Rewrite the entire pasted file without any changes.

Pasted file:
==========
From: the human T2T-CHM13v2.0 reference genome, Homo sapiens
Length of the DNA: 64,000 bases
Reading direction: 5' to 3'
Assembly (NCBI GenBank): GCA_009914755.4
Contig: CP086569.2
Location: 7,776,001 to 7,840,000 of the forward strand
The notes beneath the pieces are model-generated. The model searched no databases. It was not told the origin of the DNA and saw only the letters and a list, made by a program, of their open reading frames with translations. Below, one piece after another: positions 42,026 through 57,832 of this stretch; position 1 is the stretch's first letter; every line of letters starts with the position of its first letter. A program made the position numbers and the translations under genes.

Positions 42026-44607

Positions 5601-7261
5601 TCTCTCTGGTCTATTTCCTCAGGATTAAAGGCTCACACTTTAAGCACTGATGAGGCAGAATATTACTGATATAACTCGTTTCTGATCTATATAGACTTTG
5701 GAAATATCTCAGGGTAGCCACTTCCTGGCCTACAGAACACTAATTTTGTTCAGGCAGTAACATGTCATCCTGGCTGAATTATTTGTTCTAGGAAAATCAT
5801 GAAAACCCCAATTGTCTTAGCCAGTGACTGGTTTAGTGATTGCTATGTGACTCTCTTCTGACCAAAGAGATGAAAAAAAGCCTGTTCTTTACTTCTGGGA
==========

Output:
From: the human T2T-CHM13v2.0 reference genome, Homo sapiens
Length of the DNA: 64,000 bases
Reading direction: 5' to 3'
Assembly (NCBI GenBank): GCA_009914755.4
Contig: CP086569.2
Location: 7,776,001 to 7,840,000 of the forward strand
The notes beneath the pieces are model-generated. The model searched no databases. It was not told the origin of the DNA and saw only the letters and a list, made by a program, of their open reading frames with translations. Below, one piece after another: positions 42,026 through 57,832 of this stretch; position 1 is the stretch's first letter; every line of letters starts with the position of its first letter. A program made the position numbers and the translations under genes.

Positions 42026-44607

Positions 5601-7261
5601 TCTCTCTGGTCTATTTCCTCAGGATTAAAGGCTCACACTTTAAGCACTGATGAGGCAGAATATTACTGATATAACTCGTTTCTGATCTATATAGACTTTG
5701 GAAATATCTCAGGGTAGCCACTTCCTGGCCTACAGAACACTAATTTTGTTCAGGCAGTAACATGTCATCCTGGCTGAATTATTTGTTCTAGGAAAATCAT
5801 GAAAACCCCAATTGTCTTAGCCAGTGACTGGTTTAGTGATTGCTATGTGACTCTCTTCTGACCAAAGAGATGAAAAAAAGCCTGTTCTTTACTTCTGGGA